‘Nirvana Baby’ Spencer Elden Is Now Appealing the ‘Nevermind’ Child-Pornography Lawsuit Dismissal

nirvana the batman

Photo Credit: Jurian Kersten

Three months ago, reports indicated that Spencer Elden, who appeared on the cover of Nirvana’s Nevermind as a baby, had moved to appeal the dismissal of his child-pornography lawsuit against the band. Now, this latest attempt to keep the controversial action alive is officially in motion.

The specifics of the high-profile appeal just recently came to light in legal filings, and the overarching courtroom confrontation kicked off back in August of 2021. In brief, regarding the multifaceted dispute’s details, Elden posed for the iconic image at the center of the complaint when he was four months old.

Elden’s father, a friend of the photog who shot the Nevermind cover, accepted $200 for the gig and later received a platinum version of the ultra-popular album from Geffen Records. The younger Elden, for his part, went on to recreate the image as an adult and claim in an interview that being the “Nirvana Baby” had “always opened doors” for him.

Needless to say, however, Elden had a change of heart in the leadup to the 30th anniversary of Nevermind, which debuted in 1991 and has moved north of 10 million copies in the States alone. In his firmly worded action, the 31-year-old claimed to have suffered “permanent harm” from the photo, in addition to maintaining that the defendants had “knowingly produced, possessed, and advertised commercial child pornography.”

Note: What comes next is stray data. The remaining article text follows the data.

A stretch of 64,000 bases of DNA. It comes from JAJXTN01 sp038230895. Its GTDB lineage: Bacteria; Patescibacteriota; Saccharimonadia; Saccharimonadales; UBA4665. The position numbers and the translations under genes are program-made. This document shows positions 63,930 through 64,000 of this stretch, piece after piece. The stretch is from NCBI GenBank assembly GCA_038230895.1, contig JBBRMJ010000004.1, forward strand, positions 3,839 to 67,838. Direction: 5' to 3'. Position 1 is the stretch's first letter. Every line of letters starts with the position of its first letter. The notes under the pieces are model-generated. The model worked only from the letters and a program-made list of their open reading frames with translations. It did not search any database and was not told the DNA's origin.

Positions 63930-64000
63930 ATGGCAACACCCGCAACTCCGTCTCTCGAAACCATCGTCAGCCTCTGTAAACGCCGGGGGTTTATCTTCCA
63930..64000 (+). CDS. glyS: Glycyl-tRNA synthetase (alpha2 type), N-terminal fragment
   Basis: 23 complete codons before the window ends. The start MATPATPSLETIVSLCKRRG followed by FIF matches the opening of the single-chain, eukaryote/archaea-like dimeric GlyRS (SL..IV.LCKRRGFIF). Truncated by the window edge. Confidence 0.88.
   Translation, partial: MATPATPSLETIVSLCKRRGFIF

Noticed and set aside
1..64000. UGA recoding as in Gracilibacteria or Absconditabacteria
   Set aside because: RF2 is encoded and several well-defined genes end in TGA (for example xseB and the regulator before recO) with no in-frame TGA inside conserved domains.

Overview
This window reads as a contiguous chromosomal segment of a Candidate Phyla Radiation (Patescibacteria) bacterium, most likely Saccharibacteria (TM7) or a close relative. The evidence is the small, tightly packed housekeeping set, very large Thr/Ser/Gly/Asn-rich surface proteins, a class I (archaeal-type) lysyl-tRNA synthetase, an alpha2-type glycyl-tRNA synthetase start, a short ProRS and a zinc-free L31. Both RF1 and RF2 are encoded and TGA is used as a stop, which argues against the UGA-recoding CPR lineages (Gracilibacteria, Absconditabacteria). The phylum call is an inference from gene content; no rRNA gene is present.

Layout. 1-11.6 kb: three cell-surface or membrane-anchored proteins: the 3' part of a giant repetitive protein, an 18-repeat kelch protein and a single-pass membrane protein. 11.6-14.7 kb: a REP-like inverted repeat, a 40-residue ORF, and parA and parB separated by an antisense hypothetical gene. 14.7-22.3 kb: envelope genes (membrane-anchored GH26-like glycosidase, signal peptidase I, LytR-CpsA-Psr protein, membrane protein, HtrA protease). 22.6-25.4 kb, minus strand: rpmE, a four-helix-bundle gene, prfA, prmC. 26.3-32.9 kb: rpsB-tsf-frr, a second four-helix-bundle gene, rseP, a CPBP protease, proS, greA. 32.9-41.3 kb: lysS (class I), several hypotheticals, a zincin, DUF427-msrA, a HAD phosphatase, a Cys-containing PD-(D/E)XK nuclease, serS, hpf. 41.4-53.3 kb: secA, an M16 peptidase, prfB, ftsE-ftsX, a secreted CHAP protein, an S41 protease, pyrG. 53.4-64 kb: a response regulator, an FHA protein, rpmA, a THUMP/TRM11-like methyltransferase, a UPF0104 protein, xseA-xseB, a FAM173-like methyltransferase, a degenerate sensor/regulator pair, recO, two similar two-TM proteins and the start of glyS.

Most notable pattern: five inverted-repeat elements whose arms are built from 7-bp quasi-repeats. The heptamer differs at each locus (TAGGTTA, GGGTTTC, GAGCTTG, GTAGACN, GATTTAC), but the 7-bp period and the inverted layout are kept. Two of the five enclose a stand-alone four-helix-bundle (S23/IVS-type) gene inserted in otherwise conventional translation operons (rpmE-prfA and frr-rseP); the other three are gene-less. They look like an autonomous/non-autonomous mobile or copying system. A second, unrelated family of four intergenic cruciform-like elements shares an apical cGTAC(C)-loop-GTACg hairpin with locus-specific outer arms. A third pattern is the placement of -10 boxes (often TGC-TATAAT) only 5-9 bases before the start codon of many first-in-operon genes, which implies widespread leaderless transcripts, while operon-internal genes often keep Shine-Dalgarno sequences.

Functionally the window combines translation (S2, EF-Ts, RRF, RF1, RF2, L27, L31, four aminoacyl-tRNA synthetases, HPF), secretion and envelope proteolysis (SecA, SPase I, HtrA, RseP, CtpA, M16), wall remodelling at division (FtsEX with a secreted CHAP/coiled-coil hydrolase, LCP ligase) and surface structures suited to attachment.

And to compensate for this alleged “unlawful conduct,” Elden demanded “restitution and disgorgement of all profits and unjust enrichment obtained as a result of” the commercially successful album at the heart of the case.

Besides going ahead and releasing the 30th anniversary edition of Nevermind with the original cover, Universal Music Group fired back against the “ludicrous” complaint from the time of its filing until its dismissal with prejudice in September. Along the way, an “intervenor defendant” entered the scene, and Elden’s counsel refiled each time the suit was tossed.

In keeping with this steadfast commitment to the action, Elden and his team are doubling down on the associated allegations in an appeal, as initially noted.

Filed with the Ninth Circuit Court of Appeals, Elden’s appeal argues off the bat that the statute of limitations, contrary to the presiding judge’s ruling, doesn’t bar the complaint, in part because of alleged ongoing harm resulting from the ever-prominent album’s cover.

Building upon the point, 16-year-old Masha’s Law allows alleged child-pornography victims including Elden to pursue monetary damages in adulthood, the plaintiff and his attorneys claimed in asking the appellate court to overturn the “erroneous dismissal.”

At the time of this writing, the defendants – including the surviving members of Nirvana, Courtney Love, and Universal Music Group – didn’t appear to have commented publicly on the appeal.